And then there’s the experience of wondering who the old man is that you find in your bathroom. But don’t worry, son. Everything will be alright if you just don’t get too uptight about your age.” – Don Butler

“On December 11, 1955, I had been enjoying woodworking for five years, especially using my Craftsman Jig Saw (big heavy cast-iron scroll saw to you kids). That was my power tool, and I was allowed to use my dad’s scary table saw if I was brave enough. Most of my work was done with hand tools which I am still using to this day. In other words, don’t worry if you’re adding another year. Woodworking is still fun no matter how old you are. You can look back at those wonderful woodworking projects when you’re my age (72) and your grandchildren will really marvel at the incredible job you did on creating those wonderful pieces. You are really lucky. You can drag out the old dusty magazines and show them your projects in Woodworker’s Journal. Hang on to those print copies; your grandchildren may not know what a real magazine is 15 years from now. I have acquired a lot of tools since 1955, but the old worn hand tools bring back a lot of great memories, especially the ones that were used by my dad. Some of my old power tools came from some great old guys in their 80s who retired from woodworking due to health problems. I plan to continue using woodworking tools for a long time to come, so don’t worry about reaching your relatively young age on December 11th.” – Ed Amsbury

“1) There will be many ahead of you for some long time to come. You are not anywhere close to the first to your milestone. 2) I can personally guarantee you there IS life after 57. And 58. And 60. And 65. 3) There are many that can guarantee higher. At risk of sounding like an old saw – how old do you FEEL? That is how old you REALLY are. When you are in your shop, do you feel like 25 – except maybe sometimes something inside you goes ‘creak!’? OK, maybe that was just an old beam in the roof! PRESS ON! Are you still having FUN? If yes, then that number on your driver’s license is just like the rest of them – a number. Have FUN and enjoy this life – it’s a gift. With luck, you will still be smiling when it comes that time – sometime in the far distant future.”- Bill Magee

“All my life I’ve approached the turn of a decade with trepidation – either with me wanting to be older, or with me dreading the day. When I hit 60, however (two years ago), I discovered I was actually starting to show and to feel my age: flat feet, wrinkles, loud cracking sounds when I move. What I have found is as I get older, uglier and weaker, my woodworking projects getter better looking and more sound. I’ve already made all the mistakes rookies make due to impatience, inexperience, cheap tools and lack of focus, and have learned from them. I told you last year about a drafting table I made for my son at Christmas; he still brags on it and he still uses it daily. The thing is, my friend, who cares about gray hairs as long as a guy keeps his tool sharp, his pressure up, and can maintain a wet edge!” – Phil Gilstrap, Lexington, Oklahoma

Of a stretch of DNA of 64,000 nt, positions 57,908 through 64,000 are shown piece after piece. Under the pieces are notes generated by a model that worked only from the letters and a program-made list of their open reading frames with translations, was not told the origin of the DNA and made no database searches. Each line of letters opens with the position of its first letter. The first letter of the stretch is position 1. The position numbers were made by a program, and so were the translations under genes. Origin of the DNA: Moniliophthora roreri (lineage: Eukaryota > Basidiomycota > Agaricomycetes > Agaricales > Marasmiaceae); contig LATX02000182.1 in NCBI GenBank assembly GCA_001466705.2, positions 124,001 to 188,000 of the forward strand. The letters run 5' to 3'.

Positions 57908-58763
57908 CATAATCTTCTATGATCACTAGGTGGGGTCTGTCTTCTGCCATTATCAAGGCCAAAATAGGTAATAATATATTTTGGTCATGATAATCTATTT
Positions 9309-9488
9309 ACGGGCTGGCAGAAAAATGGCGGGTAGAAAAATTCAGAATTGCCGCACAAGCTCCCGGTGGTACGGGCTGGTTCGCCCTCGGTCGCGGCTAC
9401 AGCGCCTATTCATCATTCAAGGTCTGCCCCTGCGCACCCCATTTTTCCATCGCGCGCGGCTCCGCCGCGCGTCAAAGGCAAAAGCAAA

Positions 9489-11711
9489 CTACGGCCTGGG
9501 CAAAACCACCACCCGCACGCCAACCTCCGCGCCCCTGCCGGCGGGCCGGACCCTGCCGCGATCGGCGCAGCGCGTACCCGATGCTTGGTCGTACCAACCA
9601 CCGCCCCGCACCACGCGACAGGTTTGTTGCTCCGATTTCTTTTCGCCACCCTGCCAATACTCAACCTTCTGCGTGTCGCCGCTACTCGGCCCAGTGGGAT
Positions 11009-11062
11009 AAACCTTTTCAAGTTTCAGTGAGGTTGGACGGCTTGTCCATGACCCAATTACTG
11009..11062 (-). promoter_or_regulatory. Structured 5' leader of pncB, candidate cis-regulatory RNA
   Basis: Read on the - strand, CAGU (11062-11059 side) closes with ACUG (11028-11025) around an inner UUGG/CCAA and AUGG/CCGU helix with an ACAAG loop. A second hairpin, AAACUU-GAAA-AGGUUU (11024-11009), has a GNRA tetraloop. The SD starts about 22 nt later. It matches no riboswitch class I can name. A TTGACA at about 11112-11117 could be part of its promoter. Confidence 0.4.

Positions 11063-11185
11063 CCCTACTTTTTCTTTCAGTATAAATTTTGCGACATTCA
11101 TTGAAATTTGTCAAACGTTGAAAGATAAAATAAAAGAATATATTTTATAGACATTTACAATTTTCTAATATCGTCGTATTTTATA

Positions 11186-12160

“I chuckled a bit reading your concerns about turning 60. Here’s my brief story: Just over three years ago, I awoke on my birthday thinking that I was 58 and only two years away from that dreaded number: 60! I was really depressed for most of that day until I realized that I was actually only 57! Whooo….sigh of relief. Well, 58, then 59 came and went: no depression. When 60 rolled around in March 2012, I had encouraged my wife to throw me a big party. I had a ball; everyone had a ball. Life is great! It may be fairly common to experience some sort of anxiety at 57. I would have to say, though, that 60 is the new 40, so don’t worry about it, OK?” – Ted W. Broussard

“Rob, I have already crossed the 57 threshold and am much closer to 60 than you are. My key to staying under the ‘new 40’ is to continue playing softball in a church league with 20-somethings. When I bought new spikes a couple of years ago, I vowed not to quit until the spikes wore out. Besides, the team will probably keep me around until I forget to ice down the beer some evening.” – Vince Granacher

And, we heard from several readers who share either Rob’s birthday (Dec. 11) or birth year. – Editor

“Happy birthday, Rob! I have December 11th circled on my calendar — but my birthday is Dec 11th, also. I was born in 1947, so that 1955 date would make a nice trade for me if you are interested. 57 does not look bad when 65 is here. In fact, I do not even remember 57. The good part is that I am healthy and having entirely too much fun in my shop to think about what I cannot control/” – Greg Little

“An excellent year indeed — I have a mere nine months on you. Whenever I start feeling sorry for myself, I watch recent footage of the Rolling Stones and, in particular, the soon-to-be-70 Mick Jagger. His gyrations and gymnastics remind me that, relatively speaking, we’re still kids! Happy birthday, Rob. Hope you’ll be editing in chiefdom for a long time to come.” – Tom Mercer